Proposition I - No Military Recruiters in Public Schools, Scholarships for Education, and Job TrainingNovember 1, 2005
This measure is a policy statement that concludes, “the people of San Francisco oppose U.S. military recruiters using public school, college and university facilities to recruit young people into the armed forces. Furthermore, San Francisco should oppose the military’s ‘economic draft’ by investigating means by which to fund and grant scholarships for college and job training to low-income students so they are not economically compelled to join the military!”
The measure was placed on the ballot through the citizen initiative process. Legally, policy resolutions such as Proposition I do not need to be on the ballot, but can be adopted by the Board of Supervisors. However, a policy statement can be submitted to the voters by the mayor alone, four or more supervisors, or through the citizen initiative process.
Currently, military recruiters are allowed access to public school campuses and student information for the purposes of recruiting under federal law. The measure arises out of discontent with the nature and application of these federal policies in San Francisco and elsewhere.
This measure is a non-binding policy statement. Accordingly, it is primarily symbolic and would have no direct legislative impact. Proposition I would suggest to the Boards of San Francisco Unified School District (SFUSD) and CCSF that student information should not be given to military recruiters and that campus access should be denied to recruiters. Should those bodies choose to follow this suggestion, they would likely risk denial of federal funds under federal law. As noted above, however, Proposition I is advisory only and would not affect federal funding absent subsequent action. Proposition I also expresses displeasure over the war in Iraq, and notes what authors call the “economic draft” of poor people who are more likely to need to enter the military because they lack the means to pay for college.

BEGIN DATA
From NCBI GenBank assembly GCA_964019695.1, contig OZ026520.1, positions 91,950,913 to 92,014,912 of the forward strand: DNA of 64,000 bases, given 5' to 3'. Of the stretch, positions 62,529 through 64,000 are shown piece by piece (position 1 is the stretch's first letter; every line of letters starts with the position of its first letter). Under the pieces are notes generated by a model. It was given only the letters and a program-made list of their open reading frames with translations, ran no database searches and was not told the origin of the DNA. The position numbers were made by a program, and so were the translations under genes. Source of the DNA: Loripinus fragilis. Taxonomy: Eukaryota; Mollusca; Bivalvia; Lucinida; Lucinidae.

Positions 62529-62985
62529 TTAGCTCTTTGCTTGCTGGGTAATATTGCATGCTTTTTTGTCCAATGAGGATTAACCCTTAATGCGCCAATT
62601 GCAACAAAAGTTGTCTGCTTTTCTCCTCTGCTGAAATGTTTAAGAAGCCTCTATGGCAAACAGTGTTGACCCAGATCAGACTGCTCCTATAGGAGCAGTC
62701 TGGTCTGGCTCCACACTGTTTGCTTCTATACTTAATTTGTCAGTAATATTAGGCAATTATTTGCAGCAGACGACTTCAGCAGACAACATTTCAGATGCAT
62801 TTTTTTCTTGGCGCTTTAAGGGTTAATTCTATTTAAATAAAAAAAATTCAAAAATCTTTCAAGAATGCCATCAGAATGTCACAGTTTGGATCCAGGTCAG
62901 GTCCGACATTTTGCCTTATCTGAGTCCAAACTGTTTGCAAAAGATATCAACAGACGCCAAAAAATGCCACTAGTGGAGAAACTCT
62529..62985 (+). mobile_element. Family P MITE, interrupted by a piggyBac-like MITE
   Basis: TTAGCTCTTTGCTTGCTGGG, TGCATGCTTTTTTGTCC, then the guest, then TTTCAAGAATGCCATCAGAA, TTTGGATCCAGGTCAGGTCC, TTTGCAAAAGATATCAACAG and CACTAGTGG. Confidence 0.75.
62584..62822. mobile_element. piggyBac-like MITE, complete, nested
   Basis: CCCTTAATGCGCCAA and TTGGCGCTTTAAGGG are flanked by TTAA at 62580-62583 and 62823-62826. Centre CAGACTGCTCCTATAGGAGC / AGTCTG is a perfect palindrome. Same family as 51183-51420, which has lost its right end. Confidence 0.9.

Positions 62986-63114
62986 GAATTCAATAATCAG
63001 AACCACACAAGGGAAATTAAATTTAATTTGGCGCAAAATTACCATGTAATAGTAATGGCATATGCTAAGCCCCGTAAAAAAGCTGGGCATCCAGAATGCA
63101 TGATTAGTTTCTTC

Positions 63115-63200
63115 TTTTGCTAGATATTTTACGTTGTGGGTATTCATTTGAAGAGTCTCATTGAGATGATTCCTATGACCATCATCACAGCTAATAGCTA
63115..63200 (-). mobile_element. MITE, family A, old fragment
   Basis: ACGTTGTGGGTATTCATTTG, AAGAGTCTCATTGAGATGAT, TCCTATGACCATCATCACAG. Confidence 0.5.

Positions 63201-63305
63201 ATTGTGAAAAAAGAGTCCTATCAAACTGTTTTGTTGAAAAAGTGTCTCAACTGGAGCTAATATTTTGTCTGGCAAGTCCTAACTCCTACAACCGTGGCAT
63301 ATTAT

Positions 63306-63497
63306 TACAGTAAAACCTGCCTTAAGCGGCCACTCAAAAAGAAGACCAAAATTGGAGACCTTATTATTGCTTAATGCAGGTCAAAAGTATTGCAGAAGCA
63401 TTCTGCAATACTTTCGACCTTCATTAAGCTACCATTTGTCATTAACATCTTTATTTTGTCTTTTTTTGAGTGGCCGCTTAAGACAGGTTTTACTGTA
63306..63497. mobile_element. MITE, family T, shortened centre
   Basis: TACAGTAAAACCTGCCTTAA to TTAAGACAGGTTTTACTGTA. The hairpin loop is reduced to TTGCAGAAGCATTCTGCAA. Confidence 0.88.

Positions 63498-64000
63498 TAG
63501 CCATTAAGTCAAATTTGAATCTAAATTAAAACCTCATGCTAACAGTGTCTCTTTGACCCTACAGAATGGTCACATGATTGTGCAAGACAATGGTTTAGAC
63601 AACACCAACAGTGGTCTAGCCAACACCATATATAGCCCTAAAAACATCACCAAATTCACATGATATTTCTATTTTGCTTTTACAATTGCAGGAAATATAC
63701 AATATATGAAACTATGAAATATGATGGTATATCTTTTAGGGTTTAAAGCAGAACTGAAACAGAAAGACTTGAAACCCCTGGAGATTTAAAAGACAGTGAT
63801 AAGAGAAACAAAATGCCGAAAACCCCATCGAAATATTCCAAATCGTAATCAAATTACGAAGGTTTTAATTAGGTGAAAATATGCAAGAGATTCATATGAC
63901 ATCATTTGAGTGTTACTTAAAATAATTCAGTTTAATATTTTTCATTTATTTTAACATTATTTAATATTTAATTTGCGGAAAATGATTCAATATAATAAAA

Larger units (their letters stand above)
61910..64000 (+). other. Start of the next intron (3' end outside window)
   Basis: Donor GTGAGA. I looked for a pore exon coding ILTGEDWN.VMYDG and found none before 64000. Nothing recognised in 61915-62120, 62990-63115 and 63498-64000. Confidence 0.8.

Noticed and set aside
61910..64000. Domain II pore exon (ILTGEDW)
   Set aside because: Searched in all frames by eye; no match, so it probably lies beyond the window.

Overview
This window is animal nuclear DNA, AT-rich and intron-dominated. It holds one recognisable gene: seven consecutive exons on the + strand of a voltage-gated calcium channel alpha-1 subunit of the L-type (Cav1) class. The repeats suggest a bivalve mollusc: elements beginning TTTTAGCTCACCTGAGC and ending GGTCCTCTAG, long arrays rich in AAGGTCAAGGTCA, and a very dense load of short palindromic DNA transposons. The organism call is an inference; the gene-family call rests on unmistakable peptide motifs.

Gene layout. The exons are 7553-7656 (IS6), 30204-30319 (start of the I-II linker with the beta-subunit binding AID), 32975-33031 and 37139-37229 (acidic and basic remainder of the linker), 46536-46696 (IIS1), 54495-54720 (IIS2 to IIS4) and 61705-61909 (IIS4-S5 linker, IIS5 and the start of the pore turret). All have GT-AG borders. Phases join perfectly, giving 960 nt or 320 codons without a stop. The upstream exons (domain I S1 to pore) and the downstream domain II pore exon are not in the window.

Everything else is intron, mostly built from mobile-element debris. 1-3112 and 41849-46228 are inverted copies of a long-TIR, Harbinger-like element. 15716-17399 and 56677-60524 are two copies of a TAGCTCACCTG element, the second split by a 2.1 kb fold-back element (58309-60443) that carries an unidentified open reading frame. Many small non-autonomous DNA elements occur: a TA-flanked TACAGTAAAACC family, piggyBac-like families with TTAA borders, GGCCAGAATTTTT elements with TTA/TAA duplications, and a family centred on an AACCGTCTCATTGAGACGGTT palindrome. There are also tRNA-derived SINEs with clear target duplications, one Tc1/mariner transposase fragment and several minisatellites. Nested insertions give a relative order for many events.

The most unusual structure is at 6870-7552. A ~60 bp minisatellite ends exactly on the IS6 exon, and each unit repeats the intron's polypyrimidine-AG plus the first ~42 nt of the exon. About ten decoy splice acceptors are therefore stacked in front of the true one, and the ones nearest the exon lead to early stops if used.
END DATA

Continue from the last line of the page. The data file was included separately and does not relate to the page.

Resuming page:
Those who support Proposition I state:
- Student records at local schools should be subject to some form of privacy rights
- For the federal government to demand access to local records is a violation of local control and should be disputed. The denial of federal funding for basic local services like education in order to enforce a controversial policy is an inappropriate strong-arm tactic in local-federal relations
- The increasing expense of education and decreasing availability of public support make it difficult for poor San Franciscans to get a good education. While military service is seen by many as a respectable career, aspiring students who are poor should not be disproportionately compelled to risk their lives in the military because they lack other options to pay for college
Those who oppose Proposition I state:
- The student records the measure would protect are only names and addresses, and the mailed literature from military recruiters is essentially the same as unsolicited mail from colleges and universities There is little reason to block students from simply receiving this information
- The precedent for tying federal funding to compliance with federal priorities has already been firmly established in court. Whether we like it or not, the federal government does have the ability to enforce policy directives using economic pressure
- San Francisco cannot afford to risk losing federal funding for SFUSD or CCSF given the City’s ongoing budget shortfalls and the State’s budget crisis, as it would if it implemented the policies recommended in this measure
- The measure’s call for the City to “investigate means by which to fund and grant scholarships for college and job training to low-income students” sounds great, but is virtually meaningless. Many people in San Francisco and elsewhere already dedicate their lives to this problem, and vague, off-hand calls for “investigation” contribute little to its solution
SPUR has no position on Proposition I. In order to take a position supporting or opposing any ballot measure, SPUR requires a vote of 60 percent of its Board of Directors. Unfortunately, we were unable to reach this threshold on Proposition I.
SPUR is often ambivalent about policy statements of this nature. This measure is clearly well intended, and may provide an outlet for political expression. The issues raised by Proposition I are important ones—privacy issues with recruiting, the use of federal funding to strong-arm local governments on policy issues, and the fact that poor people disproportionately serve in the military for lack of other economic options. However, by its nature Proposition H is purely symbolic, and it addresses these complex, serious issues very superficially. Moreover, even if the measure were more than symbolic, risking the denial of federal school funding would be disastrous, and would likely cause the most harm to the very people this measure seems intended to protect: low-income children who desperately need a high-quality education.